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(Vi)-rushed Into Online Group Schema Therapy Based Day-Treatment for Older Adults by the COVID-19 Outbreak in the Netherlands

Open AccessPublished:June 05, 2020DOI:https://doi.org/10.1016/j.jagp.2020.05.028

      Highlights

      • Therapists were positively surprised by the online capabilities and resilience of older patients to adapt to the online treatment program. Prejudices on limited effectiveness of online psychotherapy in older adults were counteracted.
      • COVID-19 related social distancing measures appeared to trigger feelings of rejection in patients with borderline personality traits, while it falsely validated indoor behavior of patients with avoidant personality traits.
      • Patients felt being taken seriously, especially because during the online group sessions they all received detailed comments on their homework (sent by email and discussed online).
      • Where the nonverbal sessions initially felt relaxing and fun, patients told us that these sessions also stimulated their mutual responsiveness (in schema therapy language “facilitated their happy child mode”).

      ABSTRACT

      Background

      Societal measures in context of the COVID-19 outbreak forced us to transform our schema therapy based day-treatment for older adults with chronic affective disorders and personality problems into an online program. The objective of this paper is to present first impressions of this transformation.

      Methods

      Using over-the-phone instructions initially, all patients were able to participate with the online therapy program. To reduce screen-time for patients, the nonverbal therapies were shortened. Four patients, aged 64–70 years, started our online program.

      Results

      Therapists were positive about the online capabilities and resilience of patients to adapt to the new situation. Prejudices on limited effectiveness of online psychotherapy were counteracted. Sending homework by email and mail seems to facilitate therapy adherence. Nonverbal therapy could be important to stimulate the online group process.

      Conclusion

      We were positively surprised by the online capabilities of our geriatric mental healthcare patients and encourage further formal effectiveness studies.

      Key Words

      INTRODUCTION

      After the World Health Organization declared the COVID-19 outbreak a pandemic on March 11, 2020, mental healthcare providers in the Netherlands restricted face-to-face contacts to emergency cases only. Societal measures like social distancing and self-isolation are important for older persons as they face the highest COVID-19 mortality rates. But lack of time spent with others may lead to more loneliness and an increase in affective symptoms.
      • Santini ZI
      • Jose PE
      • York Cornwell E
      • et al.
      Social disconnectedness, perceived isolation, and symptoms of depression and anxiety among older Americans (NSHAP): a longitudinal mediation analysis.
      The need to switch to online health therapies for this patient group is therefore self-evident.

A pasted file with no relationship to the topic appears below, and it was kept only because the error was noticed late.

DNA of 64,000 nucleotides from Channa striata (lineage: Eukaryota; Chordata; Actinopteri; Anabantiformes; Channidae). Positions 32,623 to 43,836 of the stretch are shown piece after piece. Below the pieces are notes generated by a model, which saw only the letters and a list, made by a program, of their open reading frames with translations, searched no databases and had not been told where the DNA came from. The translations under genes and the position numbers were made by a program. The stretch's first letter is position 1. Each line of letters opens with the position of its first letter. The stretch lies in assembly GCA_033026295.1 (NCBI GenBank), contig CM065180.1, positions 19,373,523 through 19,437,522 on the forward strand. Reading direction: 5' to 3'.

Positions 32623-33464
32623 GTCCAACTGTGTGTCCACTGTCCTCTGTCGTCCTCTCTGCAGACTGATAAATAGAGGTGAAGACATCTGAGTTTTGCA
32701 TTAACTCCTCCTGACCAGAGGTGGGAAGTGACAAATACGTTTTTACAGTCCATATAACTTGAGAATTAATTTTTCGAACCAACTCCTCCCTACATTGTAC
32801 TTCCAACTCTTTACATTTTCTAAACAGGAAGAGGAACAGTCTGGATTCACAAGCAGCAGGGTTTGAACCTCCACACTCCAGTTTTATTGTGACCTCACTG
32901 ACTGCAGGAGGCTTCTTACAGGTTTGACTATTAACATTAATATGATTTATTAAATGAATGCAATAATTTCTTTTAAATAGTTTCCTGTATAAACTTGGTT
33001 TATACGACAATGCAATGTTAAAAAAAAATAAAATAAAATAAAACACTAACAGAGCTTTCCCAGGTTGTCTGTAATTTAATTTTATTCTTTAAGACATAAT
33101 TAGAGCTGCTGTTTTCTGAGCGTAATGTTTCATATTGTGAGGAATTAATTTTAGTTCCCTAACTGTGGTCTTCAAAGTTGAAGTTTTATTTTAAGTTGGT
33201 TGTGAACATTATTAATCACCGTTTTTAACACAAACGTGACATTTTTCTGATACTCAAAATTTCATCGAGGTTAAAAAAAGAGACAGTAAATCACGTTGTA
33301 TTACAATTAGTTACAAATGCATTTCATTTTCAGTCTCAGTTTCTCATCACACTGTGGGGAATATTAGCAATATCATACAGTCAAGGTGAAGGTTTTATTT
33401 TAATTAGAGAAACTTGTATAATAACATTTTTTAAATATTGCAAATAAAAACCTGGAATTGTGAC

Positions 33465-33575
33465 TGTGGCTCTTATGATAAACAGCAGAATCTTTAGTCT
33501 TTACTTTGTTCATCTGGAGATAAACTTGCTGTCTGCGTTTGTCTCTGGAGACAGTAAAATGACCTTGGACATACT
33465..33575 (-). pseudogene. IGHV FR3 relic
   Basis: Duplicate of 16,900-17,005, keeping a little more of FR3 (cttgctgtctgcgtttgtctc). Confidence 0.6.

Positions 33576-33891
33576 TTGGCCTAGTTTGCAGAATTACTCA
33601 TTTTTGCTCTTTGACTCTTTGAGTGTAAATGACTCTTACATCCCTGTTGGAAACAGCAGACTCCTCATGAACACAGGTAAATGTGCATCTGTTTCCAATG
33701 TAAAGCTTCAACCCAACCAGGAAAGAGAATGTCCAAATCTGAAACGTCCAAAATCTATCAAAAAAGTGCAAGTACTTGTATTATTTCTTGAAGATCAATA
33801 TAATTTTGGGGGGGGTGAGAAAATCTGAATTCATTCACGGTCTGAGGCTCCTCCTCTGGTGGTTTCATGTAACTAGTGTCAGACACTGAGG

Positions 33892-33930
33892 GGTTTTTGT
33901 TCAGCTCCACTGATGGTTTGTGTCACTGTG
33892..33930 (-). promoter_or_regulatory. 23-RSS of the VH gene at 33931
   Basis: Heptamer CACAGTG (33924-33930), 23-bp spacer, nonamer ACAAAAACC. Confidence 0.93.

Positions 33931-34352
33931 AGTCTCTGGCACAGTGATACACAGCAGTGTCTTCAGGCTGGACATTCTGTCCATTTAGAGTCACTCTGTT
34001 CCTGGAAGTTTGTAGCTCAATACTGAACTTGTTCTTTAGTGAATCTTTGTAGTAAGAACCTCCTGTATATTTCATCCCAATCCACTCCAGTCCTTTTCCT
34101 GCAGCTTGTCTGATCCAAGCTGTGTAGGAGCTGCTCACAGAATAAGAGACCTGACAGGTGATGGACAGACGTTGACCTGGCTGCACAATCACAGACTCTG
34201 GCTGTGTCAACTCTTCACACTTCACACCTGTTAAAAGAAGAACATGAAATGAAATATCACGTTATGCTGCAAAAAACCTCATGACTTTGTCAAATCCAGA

As e-health services are gradually growing in mental healthcare, geriatric psychiatry departments are generally lagging, based on assumptions that older persons lack necessary computer skills and are not familiar with the online world.
      • Crabb RM
      • Cavanagh K
      • Proudfoot J
      • et al.
      Is computerized cognitive-behavioural therapy a treatment option for depression in late-life? A systematic review.
      ,
      • Mewton LS
      • Perminder S
      • Andrews G
      A naturalistic study of the acceptability and effectiveness of internet-delivered cognitive behavioural therapy for psychiatric disorders in older australians.
      Converting our Schema-Therapy-based day-treatment into an online program was also challenging as online psychotherapy generally focusses on individual (verbal) psychotherapy sessions.
      • Crabb RM
      • Cavanagh K
      • Proudfoot J
      • et al.
      Is computerized cognitive-behavioural therapy a treatment option for depression in late-life? A systematic review.
      ,
      • Berryhill MB
      • Culmer N
      • Williams N
      • et al.
      Videoconferencing psychotherapy and depression: a systematic review.
      Our program is based on verbal and nonverbal group activities, given twice per week over a 20-week period. The program is entirely based on schema therapy and aims to treat older (≥60 years) persons suffering from chronic and/or treatment resistant affective disorders and comorbid personality problems. Schema therapy is an integrative treatment approach that combines cognitive, behavioral, experiential, and psychoanalytic therapy techniques into one therapy model. Schema therapy is an evidence-based treatment for borderline personality disorders, and has been adapted for other disorders, including late-life affective disorders.
      • Videler AC
      • Rossi G
      • Schoevaars M
      • et al.
      Effects of schema group therapy in older outpatients: a proof of concept study.
      The COVID-19 pandemic forced us to develop online schema therapy. In doing so, we were able to continue to provide online group sessions.